Every sector, from planes to trains to automobiles, is governed by an evolving set of laws and regulations within which it can grow safely, create commercial opportunities for investors and deliver better public services while keeping the environment safe as technology advances.
Space is no exception, and our growing commercial space sector - which provides essential services from defence and security, to monitoring traffic and keeping us connected, to helping us tackle climate change - also needs an effective regulatory framework within which it can fulfil its potential.
As we ramp up our ambitions for the UK space industry, with the first satellite launches from home soil planned for 2022, the government has worked with the space sector and public bodies, including the Health and Safety Executive and the Air Accident Investigation Branch, to create the most modern and progressive spaceflight regulations in the world.
What are the regulations for?
Signed into law today (29 July), this legislation is underpinned by a focus on keeping the public safe, protecting the environment on Earth and in space, and safeguarding our national security. Instead of the detailed and prescriptive operating requirements traditionally used in aviation, operators of launches and spaceports will be required to demonstrate to the new space regulator, the UK Civil Aviation Authority, that any risks have been managed to as low as is reasonably practicable and to an acceptable level. This will enable us to cater for a wide range of current and future spaceflight technology, with flexibility to support the pace of innovation safely.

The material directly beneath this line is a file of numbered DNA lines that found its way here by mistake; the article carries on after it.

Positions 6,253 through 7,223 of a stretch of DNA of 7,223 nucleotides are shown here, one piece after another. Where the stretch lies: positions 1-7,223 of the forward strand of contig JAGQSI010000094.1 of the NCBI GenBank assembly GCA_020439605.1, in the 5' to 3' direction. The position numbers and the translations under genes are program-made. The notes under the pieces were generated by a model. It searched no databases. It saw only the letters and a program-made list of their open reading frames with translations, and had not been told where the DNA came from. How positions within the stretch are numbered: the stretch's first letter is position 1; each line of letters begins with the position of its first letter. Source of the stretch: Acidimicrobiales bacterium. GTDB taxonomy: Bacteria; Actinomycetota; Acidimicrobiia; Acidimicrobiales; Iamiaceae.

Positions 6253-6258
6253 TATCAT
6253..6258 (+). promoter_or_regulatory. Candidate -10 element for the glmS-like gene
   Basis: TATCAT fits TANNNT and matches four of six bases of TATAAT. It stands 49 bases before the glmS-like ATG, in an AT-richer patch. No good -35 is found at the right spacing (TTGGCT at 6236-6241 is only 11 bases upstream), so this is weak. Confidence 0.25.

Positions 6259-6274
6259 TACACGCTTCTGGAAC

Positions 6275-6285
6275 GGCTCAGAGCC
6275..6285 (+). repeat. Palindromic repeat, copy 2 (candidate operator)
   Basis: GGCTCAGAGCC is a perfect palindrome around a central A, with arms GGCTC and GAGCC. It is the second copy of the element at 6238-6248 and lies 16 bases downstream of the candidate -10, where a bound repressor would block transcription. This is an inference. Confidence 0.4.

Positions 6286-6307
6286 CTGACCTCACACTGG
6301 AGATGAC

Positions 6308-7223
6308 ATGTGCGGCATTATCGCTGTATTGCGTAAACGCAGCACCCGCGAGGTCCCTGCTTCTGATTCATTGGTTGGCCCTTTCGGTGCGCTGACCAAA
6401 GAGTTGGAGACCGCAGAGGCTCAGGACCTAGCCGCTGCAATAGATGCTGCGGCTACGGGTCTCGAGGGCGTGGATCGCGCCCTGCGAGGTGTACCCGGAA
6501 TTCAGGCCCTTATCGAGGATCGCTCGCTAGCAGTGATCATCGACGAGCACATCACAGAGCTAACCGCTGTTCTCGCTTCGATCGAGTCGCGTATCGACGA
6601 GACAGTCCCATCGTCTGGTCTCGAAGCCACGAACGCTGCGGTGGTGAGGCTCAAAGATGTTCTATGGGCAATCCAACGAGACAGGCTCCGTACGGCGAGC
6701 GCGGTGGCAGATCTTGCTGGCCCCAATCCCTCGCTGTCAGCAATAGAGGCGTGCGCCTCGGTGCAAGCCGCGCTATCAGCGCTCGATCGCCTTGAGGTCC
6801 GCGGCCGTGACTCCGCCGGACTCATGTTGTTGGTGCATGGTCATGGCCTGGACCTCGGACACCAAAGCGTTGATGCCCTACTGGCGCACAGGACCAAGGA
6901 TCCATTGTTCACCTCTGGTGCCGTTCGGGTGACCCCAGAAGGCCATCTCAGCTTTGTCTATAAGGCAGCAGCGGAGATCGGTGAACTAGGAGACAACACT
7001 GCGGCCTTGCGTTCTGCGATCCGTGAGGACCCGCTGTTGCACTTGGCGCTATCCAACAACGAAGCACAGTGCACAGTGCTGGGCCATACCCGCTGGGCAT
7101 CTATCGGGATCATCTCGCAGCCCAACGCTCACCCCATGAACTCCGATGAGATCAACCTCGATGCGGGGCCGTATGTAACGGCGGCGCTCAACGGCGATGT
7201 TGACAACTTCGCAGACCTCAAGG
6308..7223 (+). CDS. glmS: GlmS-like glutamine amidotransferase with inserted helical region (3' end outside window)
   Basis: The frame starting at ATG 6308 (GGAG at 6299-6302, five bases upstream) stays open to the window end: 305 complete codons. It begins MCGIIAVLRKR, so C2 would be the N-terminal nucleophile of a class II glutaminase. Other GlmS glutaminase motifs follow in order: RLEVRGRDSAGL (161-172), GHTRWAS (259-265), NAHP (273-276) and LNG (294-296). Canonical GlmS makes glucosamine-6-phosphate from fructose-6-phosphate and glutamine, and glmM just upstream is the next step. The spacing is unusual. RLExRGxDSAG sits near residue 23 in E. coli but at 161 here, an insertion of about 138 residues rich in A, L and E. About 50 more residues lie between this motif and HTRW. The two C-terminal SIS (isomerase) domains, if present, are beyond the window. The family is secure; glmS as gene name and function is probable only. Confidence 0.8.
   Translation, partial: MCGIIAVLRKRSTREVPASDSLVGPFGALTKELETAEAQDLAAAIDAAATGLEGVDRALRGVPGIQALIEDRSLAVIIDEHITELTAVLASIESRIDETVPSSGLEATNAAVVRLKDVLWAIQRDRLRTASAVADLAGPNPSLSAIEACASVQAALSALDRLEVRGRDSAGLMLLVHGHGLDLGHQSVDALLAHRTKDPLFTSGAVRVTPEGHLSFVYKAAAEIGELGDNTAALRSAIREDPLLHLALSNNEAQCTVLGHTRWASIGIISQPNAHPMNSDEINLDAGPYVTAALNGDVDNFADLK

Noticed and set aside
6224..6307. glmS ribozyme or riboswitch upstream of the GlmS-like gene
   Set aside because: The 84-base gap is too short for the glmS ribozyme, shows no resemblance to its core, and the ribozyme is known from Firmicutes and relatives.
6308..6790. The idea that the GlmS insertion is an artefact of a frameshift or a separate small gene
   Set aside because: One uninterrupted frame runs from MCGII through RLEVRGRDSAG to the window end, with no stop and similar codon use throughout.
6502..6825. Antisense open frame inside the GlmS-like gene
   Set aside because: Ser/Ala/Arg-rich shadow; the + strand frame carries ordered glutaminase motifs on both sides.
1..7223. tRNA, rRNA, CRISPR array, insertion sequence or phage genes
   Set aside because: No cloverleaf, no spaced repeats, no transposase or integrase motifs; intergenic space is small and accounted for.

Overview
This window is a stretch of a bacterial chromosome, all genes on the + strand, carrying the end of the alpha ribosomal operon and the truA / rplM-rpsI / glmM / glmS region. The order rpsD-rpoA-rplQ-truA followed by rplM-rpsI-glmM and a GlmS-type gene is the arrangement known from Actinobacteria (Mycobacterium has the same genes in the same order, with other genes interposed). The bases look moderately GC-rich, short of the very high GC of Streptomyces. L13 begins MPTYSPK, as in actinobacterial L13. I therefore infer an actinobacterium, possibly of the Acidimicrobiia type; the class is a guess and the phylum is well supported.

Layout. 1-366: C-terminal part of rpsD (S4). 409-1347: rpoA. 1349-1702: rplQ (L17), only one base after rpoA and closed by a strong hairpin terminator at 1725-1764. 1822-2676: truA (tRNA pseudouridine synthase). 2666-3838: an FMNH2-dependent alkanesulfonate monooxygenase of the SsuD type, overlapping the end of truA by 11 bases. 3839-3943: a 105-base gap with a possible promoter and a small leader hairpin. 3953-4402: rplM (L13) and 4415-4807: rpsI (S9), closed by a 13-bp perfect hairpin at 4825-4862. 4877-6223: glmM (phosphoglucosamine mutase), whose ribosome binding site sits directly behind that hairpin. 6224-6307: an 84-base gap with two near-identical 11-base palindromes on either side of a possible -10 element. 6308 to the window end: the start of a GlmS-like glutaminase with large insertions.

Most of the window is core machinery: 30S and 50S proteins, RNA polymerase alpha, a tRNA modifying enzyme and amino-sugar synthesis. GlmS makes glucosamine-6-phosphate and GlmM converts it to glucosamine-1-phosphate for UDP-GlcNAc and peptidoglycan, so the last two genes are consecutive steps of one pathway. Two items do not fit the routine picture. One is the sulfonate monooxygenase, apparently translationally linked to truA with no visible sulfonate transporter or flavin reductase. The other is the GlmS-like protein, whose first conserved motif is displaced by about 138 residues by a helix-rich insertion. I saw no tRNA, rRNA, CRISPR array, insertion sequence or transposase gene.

This approach will support the growth of a safe, sustainable and lucrative launch industry, as well as other related space industries, without imposing excessive bureaucratic or cost burdens. We will ensure, for example, that insurance requirements for all missions are proportionate to the associated risk and are affordable, so that space companies are not deterred from doing business in the UK. We have been clear with our partners in industry that no firm will face unlimited liability, and that we will keep the regulations under review so that they remain fit for purpose as we grow our space industry.
The government has always been clear that spaceflight activities must not unduly impact the natural and built environment, and today’s spaceflight regulations will maintain this commitment. We will require launch operators and spaceports to complete an assessment of environmental effects of their proposed activities and if necessary, mitigate any risks. We will continue to develop and adapt our regulatory frameworks so they remain fit for purpose and can serve future generations well.
Creating a fair and transparent framework within which our £16 billion domestic space industry, alongside the international space companies that will invest in the UK, can grow sustainably is good news for communities that need reassurance the new space age won’t come at a high cost to the places they love.
It is good news for those parts of the UK, such as Sutherland, Shetland and Cornwall, who will benefit from the high-value jobs and investment that the spaceflight industry will create. And it is good news for the UK’s global reputation as a country that is open for business, keen to push the boundaries of economic and scientific development, and focussed firmly on the future.